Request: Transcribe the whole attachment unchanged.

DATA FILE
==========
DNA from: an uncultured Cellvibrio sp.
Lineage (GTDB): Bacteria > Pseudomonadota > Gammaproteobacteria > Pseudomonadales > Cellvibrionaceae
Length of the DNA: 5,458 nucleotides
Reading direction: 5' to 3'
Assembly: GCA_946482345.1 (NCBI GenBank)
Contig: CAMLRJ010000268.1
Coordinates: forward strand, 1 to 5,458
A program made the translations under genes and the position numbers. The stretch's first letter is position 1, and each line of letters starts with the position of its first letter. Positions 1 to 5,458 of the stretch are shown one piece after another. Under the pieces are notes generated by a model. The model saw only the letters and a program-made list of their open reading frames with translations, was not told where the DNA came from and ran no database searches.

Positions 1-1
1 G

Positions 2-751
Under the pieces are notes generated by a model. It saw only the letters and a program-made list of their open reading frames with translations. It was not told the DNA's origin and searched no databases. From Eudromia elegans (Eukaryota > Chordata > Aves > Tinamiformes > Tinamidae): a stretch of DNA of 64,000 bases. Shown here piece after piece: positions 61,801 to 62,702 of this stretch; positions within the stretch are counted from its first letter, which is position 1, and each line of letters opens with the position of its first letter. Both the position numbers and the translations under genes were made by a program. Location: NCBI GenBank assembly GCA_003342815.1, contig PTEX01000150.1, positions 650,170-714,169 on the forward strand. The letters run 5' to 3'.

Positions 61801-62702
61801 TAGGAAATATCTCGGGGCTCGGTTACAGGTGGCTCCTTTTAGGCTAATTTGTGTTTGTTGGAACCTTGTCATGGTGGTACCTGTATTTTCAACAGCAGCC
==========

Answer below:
DNA from: an uncultured Cellvibrio sp.
Lineage (GTDB): Bacteria > Pseudomonadota > Gammaproteobacteria > Pseudomonadales > Cellvibrionaceae
Length of the DNA: 5,458 nucleotides
Reading direction: 5' to 3'
Assembly: GCA_946482345.1 (NCBI GenBank)
Contig: CAMLRJ010000268.1
Coordinates: forward strand, 1 to 5,458
A program made the translations under genes and the position numbers. The stretch's first letter is position 1, and each line of letters starts with the position of its first letter. Positions 1 to 5,458 of the stretch are shown one piece after another. Under the pieces are notes generated by a model. The model saw only the letters and a program-made list of their open reading frames with translations, was not told where the DNA came from and ran no database searches.

Positions 1-1
1 G

Positions 2-751
Under the pieces are notes generated by a model. It saw only the letters and a program-made list of their open reading frames with translations. It was not told the DNA's origin and searched no databases. From Eudromia elegans (Eukaryota > Chordata > Aves > Tinamiformes > Tinamidae): a stretch of DNA of 64,000 bases. Shown here piece after piece: positions 61,801 to 62,702 of this stretch; positions within the stretch are counted from its first letter, which is position 1, and each line of letters opens with the position of its first letter. Both the position numbers and the translations under genes were made by a program. Location: NCBI GenBank assembly GCA_003342815.1, contig PTEX01000150.1, positions 650,170-714,169 on the forward strand. The letters run 5' to 3'.

Positions 61801-62702
61801 TAGGAAATATCTCGGGGCTCGGTTACAGGTGGCTCCTTTTAGGCTAATTTGTGTTTGTTGGAACCTTGTCATGGTGGTACCTGTATTTTCAACAGCAGCC